Hi I’m Paul Roberts welcome to my PODCAST Channel “THE FUTURE” where I cover BREAKING TRENDS FROM AROUND THE WORLD.
In our ever accelerating times, keeping ahead of the latest breaking news and trends from the world’s of fashion, music, film, art, tech, activism, is a time consuming daily challenge ? Sure the information is all out there, but it is a time consuming ordeal to scan all the necessary sources. As Darwin said survival depends on how quickly you can adapt.
The future belongs to those who prepare today.
In today’s PODCAST FIB’s Trend Report 101, I want to take a look at a fairly recent phenomenon born from the recent Influencer boom.
I don’t know about you, but as life long marketer I find this whole obsession with fabulous nobodies pretty bizarre. And it seems that not only the punters but the big brands and businesses have all chosen to swallow the blue pill to chase after Influencer Nirvana.
Don’t get me wrong I’m sure there are lots of genuine people on the platform, but I think pretty much everyone knows that Instagram is rife with opportunistic “Influencers” who see an Insta-famous lifestyle as a ‘hardly working’, never ending gravy train of adulation, ass kissing and easy money. Forget Andy Warhol’s 15 minutes of fame, these guys can milk this kind of fame for ages. Nowadays you can be flush and famous for nothing other than being famous. It’s no wonder that any Millennial opportunist with low integrity, a scam and a knowledge of the format can ‘game’ the platform. At it’s most innocent, popular and powerful Influencers post endlessly of their perfect lives, knowing how to show just enough restraint to appear faux sincere and effortlessly genuine without trying too hard. For that I give them props because I could not do it. But then there are the unabashed major frauds.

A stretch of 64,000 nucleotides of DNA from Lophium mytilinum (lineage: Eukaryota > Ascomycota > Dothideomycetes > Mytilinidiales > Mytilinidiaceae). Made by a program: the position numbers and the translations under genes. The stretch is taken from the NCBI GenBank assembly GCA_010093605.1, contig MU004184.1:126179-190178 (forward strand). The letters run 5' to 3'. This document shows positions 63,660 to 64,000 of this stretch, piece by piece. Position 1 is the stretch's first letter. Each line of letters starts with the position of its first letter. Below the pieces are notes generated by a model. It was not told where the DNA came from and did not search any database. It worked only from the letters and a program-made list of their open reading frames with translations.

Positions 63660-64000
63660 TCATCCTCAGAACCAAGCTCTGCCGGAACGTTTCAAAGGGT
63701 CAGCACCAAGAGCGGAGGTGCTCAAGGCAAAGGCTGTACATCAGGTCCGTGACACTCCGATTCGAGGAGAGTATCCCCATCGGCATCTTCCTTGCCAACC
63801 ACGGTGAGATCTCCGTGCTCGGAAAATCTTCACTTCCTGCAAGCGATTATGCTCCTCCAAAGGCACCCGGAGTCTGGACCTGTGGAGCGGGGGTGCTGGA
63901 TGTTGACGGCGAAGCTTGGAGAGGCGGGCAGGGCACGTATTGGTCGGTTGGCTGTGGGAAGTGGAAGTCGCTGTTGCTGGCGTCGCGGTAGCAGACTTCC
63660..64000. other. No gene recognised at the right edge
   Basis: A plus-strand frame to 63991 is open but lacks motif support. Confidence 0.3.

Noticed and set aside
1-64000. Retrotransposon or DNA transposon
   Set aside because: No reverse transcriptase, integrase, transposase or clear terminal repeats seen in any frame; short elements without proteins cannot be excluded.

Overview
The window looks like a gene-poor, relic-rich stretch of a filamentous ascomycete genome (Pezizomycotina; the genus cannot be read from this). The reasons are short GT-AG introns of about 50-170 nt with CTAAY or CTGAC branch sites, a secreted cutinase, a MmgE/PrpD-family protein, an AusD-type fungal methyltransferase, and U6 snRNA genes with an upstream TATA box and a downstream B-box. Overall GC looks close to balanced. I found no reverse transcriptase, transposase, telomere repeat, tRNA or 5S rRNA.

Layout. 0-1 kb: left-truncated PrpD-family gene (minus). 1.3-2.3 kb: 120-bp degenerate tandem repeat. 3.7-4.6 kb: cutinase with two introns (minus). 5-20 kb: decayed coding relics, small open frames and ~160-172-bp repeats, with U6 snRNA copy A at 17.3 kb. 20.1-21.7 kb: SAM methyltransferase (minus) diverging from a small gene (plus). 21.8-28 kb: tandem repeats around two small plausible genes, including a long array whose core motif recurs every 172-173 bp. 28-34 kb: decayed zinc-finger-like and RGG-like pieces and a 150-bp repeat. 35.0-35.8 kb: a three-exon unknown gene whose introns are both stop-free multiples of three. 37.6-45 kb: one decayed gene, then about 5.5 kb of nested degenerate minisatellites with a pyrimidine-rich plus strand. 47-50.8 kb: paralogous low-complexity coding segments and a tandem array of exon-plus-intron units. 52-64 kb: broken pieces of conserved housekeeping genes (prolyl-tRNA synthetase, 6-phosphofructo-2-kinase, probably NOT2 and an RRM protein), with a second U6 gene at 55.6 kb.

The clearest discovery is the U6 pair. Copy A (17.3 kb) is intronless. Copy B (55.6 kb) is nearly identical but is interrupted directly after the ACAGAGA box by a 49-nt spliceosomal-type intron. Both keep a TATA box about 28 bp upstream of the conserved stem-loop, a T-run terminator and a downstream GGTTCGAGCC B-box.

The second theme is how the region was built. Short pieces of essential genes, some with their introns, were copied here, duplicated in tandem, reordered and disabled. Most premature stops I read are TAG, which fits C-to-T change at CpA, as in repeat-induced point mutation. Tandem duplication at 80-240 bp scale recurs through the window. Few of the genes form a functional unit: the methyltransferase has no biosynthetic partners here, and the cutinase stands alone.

Take Belle Gibson from the Whole Pantry cookbook for example. Australian Belle claimed it cured her brain cancer. She said she miraculously beat a brain tumour by eating healthy food and using natural therapies. And in doing she sold a ton of her Penguin published books, but then her scam emerged that she never had cancer and that contrary to her claims she never gave any proceeds to charity. And since then the media have chased her and the Courts have chased the money, all to no avail.
Now finally the Influencer scam seems to be on the other foot as businesses have started stealing Influencers’ faces, and begun using them in the marketing campaigns. Beauty brands have been seen doing it, and fast fashion sellers as we, using social media stars’ images without permission and apparently there’s not much the Influencers can do about it.
I read a recent article from WIRED magazine on this very stuff. Kyselica is a transgender Dutch beauty YouTuber who mostly makes videos about historical hairdos, but she had also made a video showing her subscribers how to thread their own eyebrows. The first time Lucy Kyselica’s face was stolen, it turned up in the window of a beauty salon in small-town America. The salon took a screengrab from that video, enlarged it to poster size, and used it to advertise their eyebrow threading services. Across the ocean in the Netherlands, Kyselica only found out because some fans recognised her, and asked her if she was working with the salon or if she even knew her image was in its window.